Why does Ohio recognize medical marijuana as an effective treatment for PTSD, but not for other anxiety disorders?
Last week, the Ohio Medical Marijuana Control Program (OMMCP) met via video conference and denied further consideration for Autism Spectrum Disorder and Anxiety, leaving Post Traumatic Stress Disorder (PTSD) as the only mental condition that the state recognizes. What makes PTSD different than the rest?
Many indicators of PTSD are shared with other anxiety and depressive disorders—trouble sleeping, emotional instability, and chronic worry, to name a few. It may be surprising to learn that PTSD is a single mental health disorder that is approved by OMMCP.
More Questions Than Answers
Other anxiety disorders do not currently qualify for medical cannabis intervention and there are no depressive disorders on the qualifying conditions list. If the conditions have so much in common, why don’t the similar diagnoses qualify?
Based on self-reporting, many individuals use marijuana as a form of self-medication for their anxiety and depression. In their own words, many claim using cannabis “to relax or relieve tension.” People living with anxiety and depressive disorders are all looking for a common form of relief, for what’s really just a biochemical malfunction.
When one suffers from anxiety or depression, they are suffering from a chemical imbalance in their brain, no matter the specific diagnosis. Anxiety and depression, in all of their currently recognized flavors, can be managed effectively with the right chemical intervention.
There is sufficient evidence to support the role of cannabis as helpful in treating other mental health diseases, so why isn’t the Ohio Medical Marijuana Card approved for all disorders that include anxiety as a symptom? Or at least the disorders specifically classified as Anxiety Disorders, such as Phobic Disorders or Obsessive Compulsive Disorder?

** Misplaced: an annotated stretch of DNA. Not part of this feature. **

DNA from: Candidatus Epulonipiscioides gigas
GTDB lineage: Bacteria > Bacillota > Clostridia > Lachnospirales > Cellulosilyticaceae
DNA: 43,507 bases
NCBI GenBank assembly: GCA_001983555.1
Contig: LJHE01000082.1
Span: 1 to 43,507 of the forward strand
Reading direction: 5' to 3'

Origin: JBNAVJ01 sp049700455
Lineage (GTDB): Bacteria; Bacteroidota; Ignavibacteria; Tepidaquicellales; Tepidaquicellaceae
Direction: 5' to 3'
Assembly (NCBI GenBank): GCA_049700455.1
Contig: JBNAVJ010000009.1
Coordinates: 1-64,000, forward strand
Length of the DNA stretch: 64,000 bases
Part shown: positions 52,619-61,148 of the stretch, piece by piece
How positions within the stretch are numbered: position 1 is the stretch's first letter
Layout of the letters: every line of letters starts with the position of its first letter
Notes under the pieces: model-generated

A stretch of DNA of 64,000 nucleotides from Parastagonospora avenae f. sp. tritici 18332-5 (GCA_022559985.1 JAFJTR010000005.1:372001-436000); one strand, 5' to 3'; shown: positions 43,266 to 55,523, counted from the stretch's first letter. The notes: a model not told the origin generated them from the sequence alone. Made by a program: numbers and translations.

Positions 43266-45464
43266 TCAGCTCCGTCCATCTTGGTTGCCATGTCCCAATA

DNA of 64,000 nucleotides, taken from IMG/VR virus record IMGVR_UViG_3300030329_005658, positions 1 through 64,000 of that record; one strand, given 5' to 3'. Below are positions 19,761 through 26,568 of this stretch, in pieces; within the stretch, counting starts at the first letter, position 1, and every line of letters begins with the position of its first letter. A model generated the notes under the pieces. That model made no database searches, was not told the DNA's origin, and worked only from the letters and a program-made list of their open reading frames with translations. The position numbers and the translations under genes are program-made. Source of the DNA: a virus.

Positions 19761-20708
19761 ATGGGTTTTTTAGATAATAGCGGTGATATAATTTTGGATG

PTSD’s Relationship with CB1
According to a study in New York, people with PTSD are more likely to have more CB1 endocannabinoid receptors in their brains, specifically within the brain regions linked to fear and anxiety. There is also an indication that these receptors play a part in our brain’s ability to process and integrate memories, an area of high focus when researching effective treatment of PTSD.
Is there more to the stereotype of cannabis users being forgetful? In some way, is medical marijuana helping people with PTSD “forget” their trauma… at least for a few hours?
More research is needed on medical marijuana applications for other anxiety and depressive disorders. Right now, potential benefits for treatment point to a regulation of the body’s endocannabinoid system which can be affected by chronic stress.
What we still don’t know:
- How integrated are these systems?
- What similarities do these disorders share in regards to neurochemistry and mood?
- Could we find a root cause among these mental health disorders that can be helped by the regulation of the endocannabinoid systems?
Precedent in Other States
Other state’s medical cannabis programs accept depression and/or anxiety as qualifying conditions for treatment. In some states, it’s itemized like anxiety in New Jersey. In others, these conditions are categorized under the catch-all phrase of “any condition for which treatment of medical marijuana would be beneficial.” This categorization includes numerous approved qualifying conditions in MMJ states.
Maine set a precedent by allowing MMJ to be prescribed by any medical physician for any condition they deem to be positively affected by medical marijuana treatment. Should more states rewrite their guidelines in a way that better protects patient privacy through medical discretion?
Surely, not everyone who would be served by MMJ is receiving that benefit today. We could be better off with higher research standards and broader qualification measures. As the industry grows, states will need to work closely together in sharing peer reviewed research to pivot their strategies quickly as information outpaces legislation.
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